2021 Self-C.A.R.E.

This article supports the following characteristics from The Successful Middle School: This We Believe:

The school environment is welcoming, inclusive, and affirming to all.
Leaders demonstrate courage and collaboration.

“Educator” is synonymous with selfless. We wear this title with pride, even neglecting ourselves in the process, but it’s a new year, so why not start a new tradition of self-care? Self-care is any intentional way we focus on ourselves. This year—especially given our unique context–let’s consider ourselves as much as we consider those in our middle schools using C.A.R.E.: community, activity, reflection, and elimination.


We all have other people in our lives, and one strategy for self-care is working with that community for support. A support system can impact our mood and behavior and thrust us towards a positive trajectory. To find your community, start with the people who are already around you. Mentors, family members, friends, and neighbors can help you with self-care by being thought-partners, accountability partners, and simply cheering with and for us. Remember to set healthy boundaries to protect yourself and know that you can always find a different community when one community stops meeting your needs.


We all juggle so many activities, but how often are our activities purposefully about self-care? Finding a hobby and exercising are two activities we could focus on to improve ourselves. We are often motivated extrinsically, but trying a hobby or exercise for the intrinsic value is priceless. For example, adult coloring is a hobby I enjoy and have used with my staff. I have also had pre-meeting time when staff could color for 15 minutes before the meeting. This helped many of my staff release the stress of the day and clear their minds before our meeting. This modeled activity also became a hobby for many of my staff. I also took time each day to walk around my school when I was a middle school principal. I coupled my role of school-wide observation with exercise as I strolled the halls and breathed intentionally and enjoyed the sounds of laughter and learning. I found the time for my staff and for myself to be involved in self-care activities throughout the school day.


While being involved in activities is an important part of self-care, being still and reflecting are also aspects of self-care. There are many ways that we can reflect and simply think. Some choose to meditate, while others talk a walk in nature. Still others write affirmations and recite them daily. In the past, I have used books to guide my reflections. These books had a scripture or a statement for me to ponder and to write down what resonates with me. If you don’t want to be as calculated as this, you can simply sit in nature or in a quiet place and work on breathing and centering your thoughts. Some middle schools have implemented think rooms or relaxation rooms where staff can go to take a quick break to think or just to sit still. I didn’t have a room like this for my staff, but if I were working inside of a middle school now, I would definitely have an empty classroom—decorated in a cozy, welcoming way—designated for my teachers to relax and reflect during the school day.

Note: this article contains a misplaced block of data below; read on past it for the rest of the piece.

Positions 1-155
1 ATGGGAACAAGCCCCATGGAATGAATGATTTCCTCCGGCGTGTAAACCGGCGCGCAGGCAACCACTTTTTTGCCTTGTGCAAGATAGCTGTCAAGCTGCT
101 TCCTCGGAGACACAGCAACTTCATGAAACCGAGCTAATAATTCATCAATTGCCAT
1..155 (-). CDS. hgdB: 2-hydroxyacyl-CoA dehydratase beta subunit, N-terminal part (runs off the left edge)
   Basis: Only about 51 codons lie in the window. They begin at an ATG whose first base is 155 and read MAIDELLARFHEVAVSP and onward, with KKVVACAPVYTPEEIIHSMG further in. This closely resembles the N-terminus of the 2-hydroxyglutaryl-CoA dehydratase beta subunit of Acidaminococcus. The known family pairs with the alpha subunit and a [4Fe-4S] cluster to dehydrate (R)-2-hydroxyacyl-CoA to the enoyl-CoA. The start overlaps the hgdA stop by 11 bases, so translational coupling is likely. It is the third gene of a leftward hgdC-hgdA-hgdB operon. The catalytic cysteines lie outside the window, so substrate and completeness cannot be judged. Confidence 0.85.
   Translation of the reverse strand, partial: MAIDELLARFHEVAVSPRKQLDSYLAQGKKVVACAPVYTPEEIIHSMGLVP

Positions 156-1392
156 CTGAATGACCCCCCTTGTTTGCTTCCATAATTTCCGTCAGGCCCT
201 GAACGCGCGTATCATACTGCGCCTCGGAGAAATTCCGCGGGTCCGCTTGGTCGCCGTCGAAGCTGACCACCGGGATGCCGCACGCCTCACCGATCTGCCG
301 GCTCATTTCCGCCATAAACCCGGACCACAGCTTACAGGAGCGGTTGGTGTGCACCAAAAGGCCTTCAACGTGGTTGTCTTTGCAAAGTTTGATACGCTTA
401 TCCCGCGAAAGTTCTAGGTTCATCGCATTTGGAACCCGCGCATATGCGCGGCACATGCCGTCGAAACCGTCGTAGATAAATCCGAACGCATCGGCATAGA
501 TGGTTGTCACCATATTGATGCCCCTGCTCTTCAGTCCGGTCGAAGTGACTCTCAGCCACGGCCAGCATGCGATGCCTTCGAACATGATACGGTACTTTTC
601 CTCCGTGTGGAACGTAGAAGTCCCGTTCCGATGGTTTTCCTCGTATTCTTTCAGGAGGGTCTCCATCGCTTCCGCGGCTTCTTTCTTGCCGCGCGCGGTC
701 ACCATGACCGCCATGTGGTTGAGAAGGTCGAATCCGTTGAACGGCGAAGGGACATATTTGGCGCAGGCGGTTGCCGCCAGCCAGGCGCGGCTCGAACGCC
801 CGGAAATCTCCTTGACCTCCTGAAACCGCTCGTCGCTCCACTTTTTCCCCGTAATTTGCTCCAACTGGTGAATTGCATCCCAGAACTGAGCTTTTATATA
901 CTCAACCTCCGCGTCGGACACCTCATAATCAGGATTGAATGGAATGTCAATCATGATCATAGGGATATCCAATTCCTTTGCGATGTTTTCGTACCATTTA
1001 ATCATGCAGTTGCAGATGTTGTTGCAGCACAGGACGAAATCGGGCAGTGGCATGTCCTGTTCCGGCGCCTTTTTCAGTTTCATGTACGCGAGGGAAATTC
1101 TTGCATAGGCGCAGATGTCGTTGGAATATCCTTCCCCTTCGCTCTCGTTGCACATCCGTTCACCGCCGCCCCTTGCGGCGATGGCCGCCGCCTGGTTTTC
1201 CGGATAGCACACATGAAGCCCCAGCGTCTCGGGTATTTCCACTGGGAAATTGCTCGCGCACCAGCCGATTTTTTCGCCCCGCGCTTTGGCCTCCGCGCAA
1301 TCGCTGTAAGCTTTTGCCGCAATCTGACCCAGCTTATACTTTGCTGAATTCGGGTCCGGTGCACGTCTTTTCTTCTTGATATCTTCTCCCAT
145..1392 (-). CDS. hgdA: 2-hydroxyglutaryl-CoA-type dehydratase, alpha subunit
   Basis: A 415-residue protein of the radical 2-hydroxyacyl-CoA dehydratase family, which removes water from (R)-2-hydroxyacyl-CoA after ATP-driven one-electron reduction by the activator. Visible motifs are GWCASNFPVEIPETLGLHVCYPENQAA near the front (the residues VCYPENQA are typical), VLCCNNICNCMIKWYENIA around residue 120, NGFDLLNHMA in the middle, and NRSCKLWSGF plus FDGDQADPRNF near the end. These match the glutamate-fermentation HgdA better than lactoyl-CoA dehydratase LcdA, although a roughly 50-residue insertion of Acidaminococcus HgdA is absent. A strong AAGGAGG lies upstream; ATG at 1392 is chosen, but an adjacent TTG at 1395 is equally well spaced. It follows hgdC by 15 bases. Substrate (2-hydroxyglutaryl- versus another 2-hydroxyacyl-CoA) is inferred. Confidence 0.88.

Community, activity, and reflection are important strategies to use for self-care, but elimination may be the most important strategy of all. Middle school educators have so many responsibilities that it may be difficult to eliminate a responsibility. Knowing when to say no and how to eliminate items on the plate are an important part of self-care. To help with elimination, make a list of all of your responsibilities. Evaluate the purpose of each of those responsibilities and eliminate the ones that aren’t necessary or don’t bring you joy. After eliminating some (or none if you’re like most educators), make a list of those activities that may not be responsibilities, but take time to complete. As an example, I reviewed the amount of time I spend on social media. Social media can be positive, but depending on the context, it’s best for me to eliminate it for a short time. After reflecting on how much time I was spending on social media, I was able to eliminate some time that I spend on social media and focus more on myself. This is self-care.

This year let’s resolve to include self-care strategies in our lives. We can’t properly take care of others until we intentionally begin to take C.A.R.E. of ourselves!

Dr. LaTasha Adams iis the coordinator of middle grades education and assistant professor at Clayton State University. She is a former middle school teacher and administrator.

Published in AMLE Focus on the Middle, January 2021.


  1. This is a refreshing read as a future teacher and just finding little ways to appreciate ourselves and remember to breathe as hectic at teaching can get year in and year out. It furthers my appreciation for non-traditional classroom strategies. In my practicum classroom this semester as the weather gets nicer, my CT takes students out for a walk or to the picnic tables where they do the lesson for the day. This is something I have seen done routinely in a special ed classroom, but with a little tweaking this could become a practice all students and teachers look forward to.